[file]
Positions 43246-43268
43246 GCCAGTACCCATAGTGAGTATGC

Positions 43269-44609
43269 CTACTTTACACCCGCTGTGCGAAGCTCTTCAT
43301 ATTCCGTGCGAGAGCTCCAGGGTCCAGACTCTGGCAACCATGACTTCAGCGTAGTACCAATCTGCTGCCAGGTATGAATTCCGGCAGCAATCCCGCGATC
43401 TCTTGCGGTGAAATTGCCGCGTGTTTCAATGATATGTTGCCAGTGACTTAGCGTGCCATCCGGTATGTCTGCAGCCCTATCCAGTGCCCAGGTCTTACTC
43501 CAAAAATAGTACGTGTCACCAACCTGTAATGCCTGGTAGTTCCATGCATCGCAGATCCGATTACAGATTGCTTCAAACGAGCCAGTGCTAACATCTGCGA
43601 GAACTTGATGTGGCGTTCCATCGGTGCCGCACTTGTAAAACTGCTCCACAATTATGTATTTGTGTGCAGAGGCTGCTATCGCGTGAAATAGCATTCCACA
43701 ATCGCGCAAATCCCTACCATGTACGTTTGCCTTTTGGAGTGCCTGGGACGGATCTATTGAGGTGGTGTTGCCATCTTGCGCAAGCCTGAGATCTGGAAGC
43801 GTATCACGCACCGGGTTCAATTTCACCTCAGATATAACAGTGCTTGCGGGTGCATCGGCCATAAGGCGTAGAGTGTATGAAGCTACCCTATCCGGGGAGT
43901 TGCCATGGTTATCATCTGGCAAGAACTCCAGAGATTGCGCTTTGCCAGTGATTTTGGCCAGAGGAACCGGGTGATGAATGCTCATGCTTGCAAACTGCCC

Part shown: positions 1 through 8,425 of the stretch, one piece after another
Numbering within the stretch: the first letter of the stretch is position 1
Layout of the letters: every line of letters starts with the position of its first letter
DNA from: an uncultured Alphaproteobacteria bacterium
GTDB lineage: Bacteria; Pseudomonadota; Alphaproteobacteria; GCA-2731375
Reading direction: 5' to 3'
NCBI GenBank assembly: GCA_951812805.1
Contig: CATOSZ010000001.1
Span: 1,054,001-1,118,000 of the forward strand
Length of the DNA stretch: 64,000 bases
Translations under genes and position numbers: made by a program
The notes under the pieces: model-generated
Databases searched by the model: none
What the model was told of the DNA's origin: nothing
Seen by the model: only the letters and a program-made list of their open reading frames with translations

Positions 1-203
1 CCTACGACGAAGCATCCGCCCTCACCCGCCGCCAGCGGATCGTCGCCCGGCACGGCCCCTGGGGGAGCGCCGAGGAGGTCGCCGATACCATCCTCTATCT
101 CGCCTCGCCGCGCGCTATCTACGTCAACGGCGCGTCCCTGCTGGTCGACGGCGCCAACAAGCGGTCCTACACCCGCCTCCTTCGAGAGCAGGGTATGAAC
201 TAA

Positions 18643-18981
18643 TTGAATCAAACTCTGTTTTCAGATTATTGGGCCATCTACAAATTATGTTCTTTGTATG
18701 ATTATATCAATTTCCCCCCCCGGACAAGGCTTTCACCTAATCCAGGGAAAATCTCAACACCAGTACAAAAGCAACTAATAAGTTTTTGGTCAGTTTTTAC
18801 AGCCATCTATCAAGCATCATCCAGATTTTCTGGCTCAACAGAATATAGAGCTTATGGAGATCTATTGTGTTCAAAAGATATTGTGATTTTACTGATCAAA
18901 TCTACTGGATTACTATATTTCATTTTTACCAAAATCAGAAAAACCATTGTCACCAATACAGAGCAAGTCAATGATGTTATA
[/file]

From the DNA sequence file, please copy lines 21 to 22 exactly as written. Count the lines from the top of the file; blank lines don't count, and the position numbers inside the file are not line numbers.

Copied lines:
Length of the DNA stretch: 64,000 bases
Translations under genes and position numbers: made by a program